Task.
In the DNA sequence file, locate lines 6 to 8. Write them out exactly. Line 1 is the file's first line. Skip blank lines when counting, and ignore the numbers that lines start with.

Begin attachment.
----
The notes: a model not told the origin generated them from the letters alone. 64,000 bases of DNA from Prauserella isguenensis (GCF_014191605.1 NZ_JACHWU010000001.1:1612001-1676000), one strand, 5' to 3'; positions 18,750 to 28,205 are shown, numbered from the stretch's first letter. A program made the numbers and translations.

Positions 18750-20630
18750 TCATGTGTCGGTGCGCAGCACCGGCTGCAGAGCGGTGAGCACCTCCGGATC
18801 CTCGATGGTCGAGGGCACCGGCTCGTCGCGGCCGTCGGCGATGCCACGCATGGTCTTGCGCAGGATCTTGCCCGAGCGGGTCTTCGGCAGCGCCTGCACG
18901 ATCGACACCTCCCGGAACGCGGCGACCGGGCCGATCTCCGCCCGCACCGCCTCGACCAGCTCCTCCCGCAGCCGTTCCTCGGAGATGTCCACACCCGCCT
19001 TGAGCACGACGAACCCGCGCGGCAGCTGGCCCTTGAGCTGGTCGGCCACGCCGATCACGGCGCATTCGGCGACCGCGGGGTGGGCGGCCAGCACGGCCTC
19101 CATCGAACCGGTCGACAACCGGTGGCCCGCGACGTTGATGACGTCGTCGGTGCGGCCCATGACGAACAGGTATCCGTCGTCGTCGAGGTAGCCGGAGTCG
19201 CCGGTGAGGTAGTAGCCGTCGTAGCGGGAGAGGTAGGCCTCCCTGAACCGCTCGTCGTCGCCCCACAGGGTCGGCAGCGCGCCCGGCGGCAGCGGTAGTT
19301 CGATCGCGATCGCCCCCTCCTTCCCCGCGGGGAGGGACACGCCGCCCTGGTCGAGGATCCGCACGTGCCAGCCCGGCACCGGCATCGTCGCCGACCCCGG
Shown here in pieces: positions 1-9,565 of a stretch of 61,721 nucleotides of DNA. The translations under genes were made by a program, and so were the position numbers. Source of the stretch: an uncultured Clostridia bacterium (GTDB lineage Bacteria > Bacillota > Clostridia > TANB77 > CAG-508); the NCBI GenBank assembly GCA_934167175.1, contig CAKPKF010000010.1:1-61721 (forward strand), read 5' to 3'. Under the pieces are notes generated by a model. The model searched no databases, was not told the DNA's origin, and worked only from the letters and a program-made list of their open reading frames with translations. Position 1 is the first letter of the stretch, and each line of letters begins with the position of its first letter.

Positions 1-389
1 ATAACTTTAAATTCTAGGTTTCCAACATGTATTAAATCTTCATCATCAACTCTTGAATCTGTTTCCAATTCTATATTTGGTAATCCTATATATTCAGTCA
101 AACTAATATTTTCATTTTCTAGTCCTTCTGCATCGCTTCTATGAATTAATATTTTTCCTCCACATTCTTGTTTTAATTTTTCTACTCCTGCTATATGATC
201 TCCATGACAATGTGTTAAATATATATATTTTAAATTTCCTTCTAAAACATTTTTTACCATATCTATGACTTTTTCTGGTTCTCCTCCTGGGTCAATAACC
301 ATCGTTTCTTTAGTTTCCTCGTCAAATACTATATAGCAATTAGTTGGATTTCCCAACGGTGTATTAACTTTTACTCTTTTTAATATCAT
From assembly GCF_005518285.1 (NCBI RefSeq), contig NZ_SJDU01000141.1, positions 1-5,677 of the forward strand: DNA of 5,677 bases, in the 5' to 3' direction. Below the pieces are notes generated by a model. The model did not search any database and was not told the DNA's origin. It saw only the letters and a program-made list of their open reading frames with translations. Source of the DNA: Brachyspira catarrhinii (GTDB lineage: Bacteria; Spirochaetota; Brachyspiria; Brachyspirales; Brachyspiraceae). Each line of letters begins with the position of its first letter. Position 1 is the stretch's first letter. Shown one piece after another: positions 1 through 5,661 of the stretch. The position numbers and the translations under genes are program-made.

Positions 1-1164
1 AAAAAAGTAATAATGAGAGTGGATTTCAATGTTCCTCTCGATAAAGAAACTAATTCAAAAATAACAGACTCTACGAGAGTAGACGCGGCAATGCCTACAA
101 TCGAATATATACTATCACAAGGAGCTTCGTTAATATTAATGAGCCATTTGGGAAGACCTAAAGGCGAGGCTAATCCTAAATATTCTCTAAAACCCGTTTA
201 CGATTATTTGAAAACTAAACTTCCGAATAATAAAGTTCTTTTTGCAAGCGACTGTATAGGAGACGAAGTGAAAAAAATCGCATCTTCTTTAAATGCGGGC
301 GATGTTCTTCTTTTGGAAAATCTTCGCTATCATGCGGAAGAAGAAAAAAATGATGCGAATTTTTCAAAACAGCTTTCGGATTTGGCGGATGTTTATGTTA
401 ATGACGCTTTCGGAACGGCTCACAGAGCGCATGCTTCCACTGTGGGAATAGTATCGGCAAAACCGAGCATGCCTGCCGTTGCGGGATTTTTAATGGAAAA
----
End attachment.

19001 TGAGCACGACGAACCCGCGCGGCAGCTGGCCCTTGAGCTGGTCGGCCACGCCGATCACGGCGCATTCGGCGACCGCGGGGTGGGCGGCCAGCACGGCCTC
19101 CATCGAACCGGTCGACAACCGGTGGCCCGCGACGTTGATGACGTCGTCGGTGCGGCCCATGACGAACAGGTATCCGTCGTCGTCGAGGTAGCCGGAGTCG
19201 CCGGTGAGGTAGTAGCCGTCGTAGCGGGAGAGGTAGGCCTCCCTGAACCGCTCGTCGTCGCCCCACAGGGTCGGCAGCGCGCCCGGCGGCAGCGGTAGTT